Presentation on theme: "Diabetes Self-Management Program Jane Mahoney, MD, Executive Director, Wisconsin Institute for Health Aging Professor of Medicine, UW School of Medicine."— Presentation transcript:
Diabetes Self-Management Program Jane Mahoney, MD, Executive Director, Wisconsin Institute for Health Aging Professor of Medicine, UW School of Medicine and Public Health Betsy Abramson, WIHA Deputy Director Larry Epstein, DSMP Leader
Helping older people live healthier lives through evidence-based prevention programs.
Aging Research CAARN: Community-Academic Aging Research Network creates a bridge between university and community groups to do research in healthy aging CAARN provides training programs, networking opportunities, and resources to facilitate aging research
WIHA’s Evidence-Based Programs Living Well with Chronic Conditions: A self- management workshop for people with one or more chronic health problems Stepping On: A falls prevention self- management workshop Sure Step: one-on-one falls prevention assessment in the home for people with cognitive impairments Healthy Living with Diabetes: self- management workshop for people with type 2 diabetes Powerful Tools for Caregivers: A self- management workshop for caregivers
Diabetes in the U.S. and Wisconsin Annual U.S. cost exceeds $5 billion; Wisconsin 2009 data: $4.07 billion direct; $2.7 billion indirect By 2050, will be 40 million people with type 2 diabetes Wis: 475,000 adults with diabetes; 1.45 million adults with pre-diabetes Surgeon General’s report 2009: growing need for community-based service programs to complement clinic based ones.
Goal of Self-Management Programs Increase self-confidence to manage health and chronic disease Prove efficacious for all races Prove efficacious in multiple cultures, including Hispanic Americans
Stanford Diabetes Self-Management Program Modeled after effective Chronic Disease Self-Management Program Specifically for adults with type 2 diabetes 2-1/2 hour sessions, 1/week, for 6 weeks Community setting 2 leaders – one or both are non- professionals with diabetes Group size: 12-16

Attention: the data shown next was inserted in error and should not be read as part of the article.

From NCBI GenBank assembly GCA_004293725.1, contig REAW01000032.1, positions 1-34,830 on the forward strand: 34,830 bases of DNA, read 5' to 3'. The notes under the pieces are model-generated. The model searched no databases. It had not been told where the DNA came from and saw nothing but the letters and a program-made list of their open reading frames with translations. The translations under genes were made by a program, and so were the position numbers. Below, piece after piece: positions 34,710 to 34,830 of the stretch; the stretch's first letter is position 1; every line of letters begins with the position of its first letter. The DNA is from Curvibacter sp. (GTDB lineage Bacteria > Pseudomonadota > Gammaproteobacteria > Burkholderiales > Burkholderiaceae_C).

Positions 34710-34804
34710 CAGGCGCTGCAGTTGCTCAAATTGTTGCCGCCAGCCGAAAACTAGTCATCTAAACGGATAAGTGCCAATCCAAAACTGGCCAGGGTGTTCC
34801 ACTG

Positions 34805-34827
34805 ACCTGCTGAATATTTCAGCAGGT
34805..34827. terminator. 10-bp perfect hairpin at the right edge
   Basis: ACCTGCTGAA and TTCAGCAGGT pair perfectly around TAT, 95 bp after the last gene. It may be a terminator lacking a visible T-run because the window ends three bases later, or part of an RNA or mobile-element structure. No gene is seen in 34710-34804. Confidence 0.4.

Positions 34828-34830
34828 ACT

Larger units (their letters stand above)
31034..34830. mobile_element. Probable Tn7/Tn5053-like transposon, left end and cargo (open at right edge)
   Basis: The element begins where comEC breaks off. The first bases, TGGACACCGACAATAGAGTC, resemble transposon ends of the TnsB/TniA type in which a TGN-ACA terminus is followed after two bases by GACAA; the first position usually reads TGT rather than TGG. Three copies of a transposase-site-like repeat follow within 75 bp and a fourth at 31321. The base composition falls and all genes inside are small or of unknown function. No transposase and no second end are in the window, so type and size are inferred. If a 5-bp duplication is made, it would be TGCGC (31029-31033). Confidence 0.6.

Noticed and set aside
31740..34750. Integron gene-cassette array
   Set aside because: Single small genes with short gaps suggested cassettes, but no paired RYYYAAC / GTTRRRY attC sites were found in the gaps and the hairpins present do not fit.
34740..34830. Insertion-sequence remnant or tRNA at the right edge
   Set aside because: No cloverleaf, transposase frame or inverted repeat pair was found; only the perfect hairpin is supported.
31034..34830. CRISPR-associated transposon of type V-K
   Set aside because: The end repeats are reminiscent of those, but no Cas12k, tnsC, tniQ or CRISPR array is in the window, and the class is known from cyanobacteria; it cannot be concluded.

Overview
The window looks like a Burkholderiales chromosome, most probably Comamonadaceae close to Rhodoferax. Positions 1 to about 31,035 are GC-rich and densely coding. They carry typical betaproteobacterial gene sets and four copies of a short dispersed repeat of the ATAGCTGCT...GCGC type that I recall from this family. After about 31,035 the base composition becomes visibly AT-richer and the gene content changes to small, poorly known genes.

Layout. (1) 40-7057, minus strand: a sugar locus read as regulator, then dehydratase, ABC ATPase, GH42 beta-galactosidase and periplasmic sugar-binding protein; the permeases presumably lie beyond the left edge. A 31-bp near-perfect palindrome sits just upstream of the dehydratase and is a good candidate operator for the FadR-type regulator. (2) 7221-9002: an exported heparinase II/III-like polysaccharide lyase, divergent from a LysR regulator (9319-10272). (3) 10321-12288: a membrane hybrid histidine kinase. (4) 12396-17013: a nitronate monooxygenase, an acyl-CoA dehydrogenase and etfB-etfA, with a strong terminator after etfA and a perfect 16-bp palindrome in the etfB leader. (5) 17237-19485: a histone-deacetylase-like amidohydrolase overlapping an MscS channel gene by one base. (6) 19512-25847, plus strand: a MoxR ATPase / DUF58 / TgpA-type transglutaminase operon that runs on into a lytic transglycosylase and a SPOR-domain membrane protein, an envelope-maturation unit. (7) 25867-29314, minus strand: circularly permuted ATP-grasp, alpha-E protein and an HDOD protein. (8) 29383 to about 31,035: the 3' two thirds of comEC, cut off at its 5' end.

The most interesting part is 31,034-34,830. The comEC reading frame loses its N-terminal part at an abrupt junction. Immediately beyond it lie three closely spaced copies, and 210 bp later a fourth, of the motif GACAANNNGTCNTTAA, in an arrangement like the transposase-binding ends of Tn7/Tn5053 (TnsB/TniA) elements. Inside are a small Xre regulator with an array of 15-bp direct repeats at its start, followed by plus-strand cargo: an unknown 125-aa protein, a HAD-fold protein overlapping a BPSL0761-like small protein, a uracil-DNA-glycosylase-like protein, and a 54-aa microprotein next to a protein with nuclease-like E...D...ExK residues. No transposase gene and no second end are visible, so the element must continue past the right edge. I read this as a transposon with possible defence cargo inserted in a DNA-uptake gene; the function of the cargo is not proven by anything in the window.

Topics Healthy Eating Sharing/Problem-Solving Action Planning Exercise for strength and endurance Preventing Hypoglycemia Monitoring glucose Stress/Depression Appropriate use of Medications Preventing Complications Working more effectively with health care providers
Process Weekly action plans Brainstorming Share experiences Help solve problems in creating or carrying out self-management plans Keys to Success Highly participative Mutual support and success builds self-confidence
Benefits Designed to enhance regular treatment and diabetes education Complements CDEs – increases referrals to them Can help with other chronic diseases
Research Focus groups with diabetes educators and with Latinos with diabetes Developed program to be similar to other self-management programs Randomized trial: 198 usual care wait list; 219 Spanish Diabetes Self- Management program Participants followed for 6 months Mean age 53; 7.5 years education; 62% women
Results of randomized trial Compared to wait list control, diabetes self-management program group had: Lower HbA1C Less health distress Fewer hypo and hyperglycemia symptoms Better self-efficacy to manage disease